| | |

How Business Leaders Find Hope

“If we don’t change our direction, we are likely to end up where we are going.” – Chinese proverb

Despite the world’s weight these days, we human beings by necessity must dream better ways to live and work, lead, and play into reality. We can rise wisely and together.

As I partner with business owners and organizational leaders, we’re laying out effectual visions to grow their businesses with grounded hope.

Reasons to be hopeful

Hope, not wishful thinking, is a proactive facet of wonder. The science of hope directs our attention toward other people and toward a better near-future possibility. So, aim to focus this week on someone or the people you most want to elevate and serve this year.

Imagine their day-in-the-life (versus only yours) and create services, experiences, or products that match their needs and bring out your unique genius.

Why? According to one recent study, 42% of businesses failed within their first five years because people didn’t want what the businesses offered. Oops. Maybe these trends can help you see yourself and the people you want to elevate.

#1 – Small business owners are becoming more flexible with remote workers. An Intermedia report noted that 57% of small businesses will continue to support employees who desire to work-from-home (WFH) or create a hybrid model.

If you’re an entrepreneur or service provider, by the way, consider how you might serve the growing niche market of remote workers. If you’re an organizational consultant, think of how you can help leaders make mindful, considerate decisions for their employees. If you’re a brick-and-mortar business owner, consider how you’re taking into account your employees’ safety concerns and home needs – as the pandemic years have rocked the majority of households (and thus work-from-home work places).

#2 – Green and social impact businesses are rising as consumers become more conscious. A recent Nielsen study reports that 48% of Americans say they definitely or probably would change consumption habits to reduce their impact on the environment. 92% of Millennials reportedly say they prefer to do business with brands who operate according to an ethos aligned with theirs.

For your business’s near-future horizon, don’t hide your ideals and values. Now is the time to lead with your ideals and virtues. It also might be time for your business to revamp processes, systems, and vendors that factor the environment into the bottom line.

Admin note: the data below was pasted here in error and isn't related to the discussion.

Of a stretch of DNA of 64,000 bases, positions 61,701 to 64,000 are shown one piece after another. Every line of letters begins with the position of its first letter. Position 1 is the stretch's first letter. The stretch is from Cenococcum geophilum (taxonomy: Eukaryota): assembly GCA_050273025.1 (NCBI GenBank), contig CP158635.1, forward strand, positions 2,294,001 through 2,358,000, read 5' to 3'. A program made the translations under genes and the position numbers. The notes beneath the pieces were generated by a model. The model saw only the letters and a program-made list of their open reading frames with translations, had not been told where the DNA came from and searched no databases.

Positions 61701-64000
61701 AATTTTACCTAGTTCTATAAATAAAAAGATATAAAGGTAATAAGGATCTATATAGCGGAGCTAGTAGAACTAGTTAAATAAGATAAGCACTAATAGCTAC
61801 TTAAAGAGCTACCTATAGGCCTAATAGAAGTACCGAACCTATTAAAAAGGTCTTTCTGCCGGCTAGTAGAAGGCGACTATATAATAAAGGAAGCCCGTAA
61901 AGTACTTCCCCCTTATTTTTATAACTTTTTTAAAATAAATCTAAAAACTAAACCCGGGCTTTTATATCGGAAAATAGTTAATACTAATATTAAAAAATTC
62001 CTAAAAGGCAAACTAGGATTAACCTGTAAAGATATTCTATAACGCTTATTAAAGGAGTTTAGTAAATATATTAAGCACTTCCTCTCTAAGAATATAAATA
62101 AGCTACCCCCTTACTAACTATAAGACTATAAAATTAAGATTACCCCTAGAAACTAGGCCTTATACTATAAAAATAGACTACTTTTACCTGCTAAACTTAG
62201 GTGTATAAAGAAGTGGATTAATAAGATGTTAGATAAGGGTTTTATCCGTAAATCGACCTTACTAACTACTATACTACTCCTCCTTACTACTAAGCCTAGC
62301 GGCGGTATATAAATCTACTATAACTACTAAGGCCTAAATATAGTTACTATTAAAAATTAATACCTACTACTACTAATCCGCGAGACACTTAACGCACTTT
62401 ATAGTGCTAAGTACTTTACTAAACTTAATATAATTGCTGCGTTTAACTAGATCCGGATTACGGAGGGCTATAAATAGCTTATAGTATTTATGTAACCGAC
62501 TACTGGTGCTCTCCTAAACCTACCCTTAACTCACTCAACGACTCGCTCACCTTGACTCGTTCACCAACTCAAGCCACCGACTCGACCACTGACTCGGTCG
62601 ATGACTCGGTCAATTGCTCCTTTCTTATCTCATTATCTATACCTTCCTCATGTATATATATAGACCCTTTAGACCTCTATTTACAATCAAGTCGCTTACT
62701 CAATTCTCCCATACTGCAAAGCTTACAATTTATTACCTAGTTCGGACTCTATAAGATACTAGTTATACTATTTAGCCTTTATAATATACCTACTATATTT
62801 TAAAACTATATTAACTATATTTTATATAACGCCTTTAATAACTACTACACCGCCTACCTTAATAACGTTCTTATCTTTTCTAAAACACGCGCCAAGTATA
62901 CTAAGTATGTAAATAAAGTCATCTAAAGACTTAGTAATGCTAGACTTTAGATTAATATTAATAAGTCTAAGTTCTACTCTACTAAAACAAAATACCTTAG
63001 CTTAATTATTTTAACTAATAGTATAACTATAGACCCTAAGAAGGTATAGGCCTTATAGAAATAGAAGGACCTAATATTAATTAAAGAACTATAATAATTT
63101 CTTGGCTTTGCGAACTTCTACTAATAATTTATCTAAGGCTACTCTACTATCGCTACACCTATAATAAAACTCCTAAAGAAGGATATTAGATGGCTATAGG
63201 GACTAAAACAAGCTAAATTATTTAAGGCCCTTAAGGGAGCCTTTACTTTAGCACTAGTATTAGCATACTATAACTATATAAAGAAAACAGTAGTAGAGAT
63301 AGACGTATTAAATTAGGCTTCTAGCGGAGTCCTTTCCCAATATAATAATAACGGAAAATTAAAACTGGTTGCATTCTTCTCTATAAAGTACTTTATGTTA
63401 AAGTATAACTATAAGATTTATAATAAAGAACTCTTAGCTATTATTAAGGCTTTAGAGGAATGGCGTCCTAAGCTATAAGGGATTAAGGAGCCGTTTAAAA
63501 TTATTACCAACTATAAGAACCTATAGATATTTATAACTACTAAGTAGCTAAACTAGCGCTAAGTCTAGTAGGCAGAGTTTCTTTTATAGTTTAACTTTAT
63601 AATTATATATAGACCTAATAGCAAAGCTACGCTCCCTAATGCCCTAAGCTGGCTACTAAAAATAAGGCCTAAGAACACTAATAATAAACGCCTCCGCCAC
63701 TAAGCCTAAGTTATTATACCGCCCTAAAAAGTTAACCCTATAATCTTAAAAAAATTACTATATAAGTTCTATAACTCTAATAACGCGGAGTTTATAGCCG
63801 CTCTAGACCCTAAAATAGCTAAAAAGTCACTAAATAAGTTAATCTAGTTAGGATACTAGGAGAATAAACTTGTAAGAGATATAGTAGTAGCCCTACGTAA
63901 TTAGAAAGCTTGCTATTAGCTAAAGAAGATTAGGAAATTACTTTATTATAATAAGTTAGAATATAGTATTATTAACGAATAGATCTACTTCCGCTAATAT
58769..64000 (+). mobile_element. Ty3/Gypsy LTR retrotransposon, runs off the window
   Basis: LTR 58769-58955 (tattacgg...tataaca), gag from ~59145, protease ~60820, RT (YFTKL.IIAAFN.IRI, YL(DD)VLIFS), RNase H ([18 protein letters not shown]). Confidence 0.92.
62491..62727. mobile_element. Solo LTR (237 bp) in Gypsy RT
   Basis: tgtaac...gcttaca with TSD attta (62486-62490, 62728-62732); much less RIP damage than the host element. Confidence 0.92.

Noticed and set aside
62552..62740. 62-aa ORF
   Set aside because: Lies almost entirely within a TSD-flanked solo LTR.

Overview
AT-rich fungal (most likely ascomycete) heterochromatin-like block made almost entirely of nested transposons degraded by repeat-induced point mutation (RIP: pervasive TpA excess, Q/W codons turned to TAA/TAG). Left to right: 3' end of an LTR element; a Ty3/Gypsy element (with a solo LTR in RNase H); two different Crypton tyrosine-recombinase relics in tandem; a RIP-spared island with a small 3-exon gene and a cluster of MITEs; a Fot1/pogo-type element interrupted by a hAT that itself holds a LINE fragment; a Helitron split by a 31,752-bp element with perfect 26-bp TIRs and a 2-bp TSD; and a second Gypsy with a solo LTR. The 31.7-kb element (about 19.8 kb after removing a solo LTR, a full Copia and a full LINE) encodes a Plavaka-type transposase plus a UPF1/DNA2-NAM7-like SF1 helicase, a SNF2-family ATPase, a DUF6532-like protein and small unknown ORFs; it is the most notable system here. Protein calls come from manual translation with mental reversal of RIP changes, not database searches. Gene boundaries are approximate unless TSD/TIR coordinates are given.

#3 – Businesses that support at-home health are on the rise, according to the US Chamber of Commerce, which could mean that more people are taking time to take care of themselves. For your business’s near-future, consider how your virtual services and experiences could serve home basement gyms and kitchen yoga.

#4 – Local is on the rise. The pandemic years have nudged many more people to buy and connect locally – and to start local initiatives. Here in the Hudson Valley, a new food coop is opening soon to support a regenerative local economy, an independent radio station is funded in part by Peter Buffet’s NoVo Foundation, and numerous farmer’s markets as well as numerous homegrown and micro-farm markets, CSAs, soap shops, herb products, craft breweries, and more are sprouting up and growing.

Brand Artistry Lab Alum Evan LaRuffa recently shared with me the many initiatives that his Chicago-based organization I Paint My Mind is taking into schools, communities, and businesses. Venture out in your local community and discover how people are convening and collaborating to make things better right where you are.

The need to dream

Kids and young geniuses are remarkably resilient. Children globally are taking a toll. When Charlotte Bowder, a high school student in Maine, got inspired to write a song to celebrate community during these Zoom school days, she recruited over 30 other musicians – including elementary school students on pots and pans – to sing about how they will “Make the World Better.

That’s perspective.

Those teens and tweens remind us of what environmental scientist Donella Meadows once said: That as we envision a sustainable future, it is important to remember that almost all children know innately what an ideal world with ideal human behavior consists of. Yet as they grow older, they are told that their ideals are “childish” and they replace them with cynicism or despair.

Meadows reminds us, though, that “inside all of us are glorious visions.”

Make your vision real for yourself, your team, and the other people who benefit. Start with today.

Thanks for running with me,

For weekly tips in the science of flourishing, wonder, and innovation, try The Wonder Dispatch.

Share This Article:

Leave a Reply

Your email address will not be published. Required fields are marked *